The main difference between pixel and vector based graphics is how it is structured.
Pixels are tiny coloured squares on a screen and when there are a lot of them together, they make up a pixel based graphic. Vector graphics are mapped out using mathematical equations which calculate where the edges of the shapes sit in relation to one another.
For example, fonts are always vector graphics so that the sizes can be easily scaled up or down without losing quality. On the other end, digital photographs are always made up of pixels which allows an efficient way of blending colours as each pixel block is an individual colour. This is why an image can look “pixelated” when magnified as you can see the individual pixels.
When creating and using logos, vector is always preferred as the logo can be resized to any size without becoming low resolution and affecting its quality when used digitally or in print.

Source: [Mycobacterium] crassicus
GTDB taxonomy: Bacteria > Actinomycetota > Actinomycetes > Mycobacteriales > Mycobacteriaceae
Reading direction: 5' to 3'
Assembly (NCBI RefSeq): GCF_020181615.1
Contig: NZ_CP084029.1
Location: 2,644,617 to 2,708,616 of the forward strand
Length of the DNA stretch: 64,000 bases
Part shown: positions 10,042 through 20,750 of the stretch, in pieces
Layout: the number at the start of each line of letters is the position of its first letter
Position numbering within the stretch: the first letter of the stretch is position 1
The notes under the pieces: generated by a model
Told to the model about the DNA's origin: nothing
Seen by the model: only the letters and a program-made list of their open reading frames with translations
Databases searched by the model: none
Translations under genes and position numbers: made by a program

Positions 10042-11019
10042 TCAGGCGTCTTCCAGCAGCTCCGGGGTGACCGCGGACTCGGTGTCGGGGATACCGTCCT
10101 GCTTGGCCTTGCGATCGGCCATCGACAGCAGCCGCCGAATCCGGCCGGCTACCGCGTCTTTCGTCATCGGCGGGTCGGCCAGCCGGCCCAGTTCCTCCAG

In most cases, the format of the graphic/photograph can be identified quickly by its file extension – files ending in .AI or .EPS are vector based graphics, where as files ending in .JPG, .BMP, .PSD or .PNG will always be pixel based graphics. There are some exceptions such as .PDF which can overlap between both. The quickest way to check without access to Adobe or graphics software is to zoom as far as you can – if the image doesn’t lose quality then most of the time it is a vector graphic.